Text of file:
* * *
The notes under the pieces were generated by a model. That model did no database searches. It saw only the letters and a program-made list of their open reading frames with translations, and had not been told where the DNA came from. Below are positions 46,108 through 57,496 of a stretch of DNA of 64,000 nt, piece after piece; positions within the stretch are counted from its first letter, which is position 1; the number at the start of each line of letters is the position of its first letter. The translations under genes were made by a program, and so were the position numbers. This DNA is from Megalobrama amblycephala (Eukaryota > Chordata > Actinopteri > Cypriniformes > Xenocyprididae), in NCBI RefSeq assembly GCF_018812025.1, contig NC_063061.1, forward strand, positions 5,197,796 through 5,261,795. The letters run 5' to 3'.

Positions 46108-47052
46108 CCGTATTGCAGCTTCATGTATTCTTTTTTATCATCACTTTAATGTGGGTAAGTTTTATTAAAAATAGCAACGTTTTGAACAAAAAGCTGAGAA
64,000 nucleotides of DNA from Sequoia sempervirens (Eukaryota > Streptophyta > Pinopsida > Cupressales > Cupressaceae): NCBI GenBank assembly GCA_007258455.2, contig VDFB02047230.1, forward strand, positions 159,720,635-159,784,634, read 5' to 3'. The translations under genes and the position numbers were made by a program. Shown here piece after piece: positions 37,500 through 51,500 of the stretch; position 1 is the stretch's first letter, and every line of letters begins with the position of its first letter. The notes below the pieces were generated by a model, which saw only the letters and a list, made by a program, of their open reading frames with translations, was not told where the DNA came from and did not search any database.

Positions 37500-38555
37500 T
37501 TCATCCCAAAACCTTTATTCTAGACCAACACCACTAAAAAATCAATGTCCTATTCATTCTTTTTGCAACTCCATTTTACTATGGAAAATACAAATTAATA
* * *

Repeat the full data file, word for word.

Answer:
The notes under the pieces were generated by a model. That model did no database searches. It saw only the letters and a program-made list of their open reading frames with translations, and had not been told where the DNA came from. Below are positions 46,108 through 57,496 of a stretch of DNA of 64,000 nt, piece after piece; positions within the stretch are counted from its first letter, which is position 1; the number at the start of each line of letters is the position of its first letter. The translations under genes were made by a program, and so were the position numbers. This DNA is from Megalobrama amblycephala (Eukaryota > Chordata > Actinopteri > Cypriniformes > Xenocyprididae), in NCBI RefSeq assembly GCF_018812025.1, contig NC_063061.1, forward strand, positions 5,197,796 through 5,261,795. The letters run 5' to 3'.

Positions 46108-47052
46108 CCGTATTGCAGCTTCATGTATTCTTTTTTATCATCACTTTAATGTGGGTAAGTTTTATTAAAAATAGCAACGTTTTGAACAAAAAGCTGAGAA
64,000 nucleotides of DNA from Sequoia sempervirens (Eukaryota > Streptophyta > Pinopsida > Cupressales > Cupressaceae): NCBI GenBank assembly GCA_007258455.2, contig VDFB02047230.1, forward strand, positions 159,720,635-159,784,634, read 5' to 3'. The translations under genes and the position numbers were made by a program. Shown here piece after piece: positions 37,500 through 51,500 of the stretch; position 1 is the stretch's first letter, and every line of letters begins with the position of its first letter. The notes below the pieces were generated by a model, which saw only the letters and a list, made by a program, of their open reading frames with translations, was not told where the DNA came from and did not search any database.

Positions 37500-38555
37500 T
37501 TCATCCCAAAACCTTTATTCTAGACCAACACCACTAAAAAATCAATGTCCTATTCATTCTTTTTGCAACTCCATTTTACTATGGAAAATACAAATTAATA